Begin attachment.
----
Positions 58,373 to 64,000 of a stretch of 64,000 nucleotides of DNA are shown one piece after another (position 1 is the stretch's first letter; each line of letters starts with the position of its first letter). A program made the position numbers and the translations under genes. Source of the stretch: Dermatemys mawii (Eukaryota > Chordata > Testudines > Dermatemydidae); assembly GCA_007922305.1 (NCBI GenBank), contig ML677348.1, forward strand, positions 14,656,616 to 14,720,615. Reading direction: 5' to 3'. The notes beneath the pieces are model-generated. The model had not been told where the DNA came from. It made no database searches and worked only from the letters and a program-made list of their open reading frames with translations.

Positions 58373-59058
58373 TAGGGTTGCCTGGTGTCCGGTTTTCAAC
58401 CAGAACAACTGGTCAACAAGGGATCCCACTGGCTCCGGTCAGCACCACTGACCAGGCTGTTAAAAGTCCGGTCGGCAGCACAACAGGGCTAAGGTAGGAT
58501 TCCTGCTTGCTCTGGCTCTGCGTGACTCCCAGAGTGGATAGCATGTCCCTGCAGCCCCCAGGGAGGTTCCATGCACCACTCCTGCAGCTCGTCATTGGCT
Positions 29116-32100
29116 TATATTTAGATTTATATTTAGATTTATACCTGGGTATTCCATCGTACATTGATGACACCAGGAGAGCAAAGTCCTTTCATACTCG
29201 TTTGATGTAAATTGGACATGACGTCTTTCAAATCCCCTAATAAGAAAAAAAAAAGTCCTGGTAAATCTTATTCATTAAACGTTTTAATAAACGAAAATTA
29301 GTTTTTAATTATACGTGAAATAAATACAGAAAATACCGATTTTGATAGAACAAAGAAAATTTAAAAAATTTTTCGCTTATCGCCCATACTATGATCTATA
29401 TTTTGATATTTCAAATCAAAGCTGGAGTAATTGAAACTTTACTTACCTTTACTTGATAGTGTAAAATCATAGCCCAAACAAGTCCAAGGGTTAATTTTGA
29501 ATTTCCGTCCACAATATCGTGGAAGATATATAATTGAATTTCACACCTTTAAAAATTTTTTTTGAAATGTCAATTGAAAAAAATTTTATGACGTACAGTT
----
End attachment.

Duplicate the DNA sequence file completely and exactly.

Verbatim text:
Positions 58,373 to 64,000 of a stretch of 64,000 nucleotides of DNA are shown one piece after another (position 1 is the stretch's first letter; each line of letters starts with the position of its first letter). A program made the position numbers and the translations under genes. Source of the stretch: Dermatemys mawii (Eukaryota > Chordata > Testudines > Dermatemydidae); assembly GCA_007922305.1 (NCBI GenBank), contig ML677348.1, forward strand, positions 14,656,616 to 14,720,615. Reading direction: 5' to 3'. The notes beneath the pieces are model-generated. The model had not been told where the DNA came from. It made no database searches and worked only from the letters and a program-made list of their open reading frames with translations.

Positions 58373-59058
58373 TAGGGTTGCCTGGTGTCCGGTTTTCAAC
58401 CAGAACAACTGGTCAACAAGGGATCCCACTGGCTCCGGTCAGCACCACTGACCAGGCTGTTAAAAGTCCGGTCGGCAGCACAACAGGGCTAAGGTAGGAT
58501 TCCTGCTTGCTCTGGCTCTGCGTGACTCCCAGAGTGGATAGCATGTCCCTGCAGCCCCCAGGGAGGTTCCATGCACCACTCCTGCAGCTCGTCATTGGCT
Positions 29116-32100
29116 TATATTTAGATTTATATTTAGATTTATACCTGGGTATTCCATCGTACATTGATGACACCAGGAGAGCAAAGTCCTTTCATACTCG
29201 TTTGATGTAAATTGGACATGACGTCTTTCAAATCCCCTAATAAGAAAAAAAAAAGTCCTGGTAAATCTTATTCATTAAACGTTTTAATAAACGAAAATTA
29301 GTTTTTAATTATACGTGAAATAAATACAGAAAATACCGATTTTGATAGAACAAAGAAAATTTAAAAAATTTTTCGCTTATCGCCCATACTATGATCTATA
29401 TTTTGATATTTCAAATCAAAGCTGGAGTAATTGAAACTTTACTTACCTTTACTTGATAGTGTAAAATCATAGCCCAAACAAGTCCAAGGGTTAATTTTGA
29501 ATTTCCGTCCACAATATCGTGGAAGATATATAATTGAATTTCACACCTTTAAAAATTTTTTTTGAAATGTCAATTGAAAAAAATTTTATGACGTACAGTT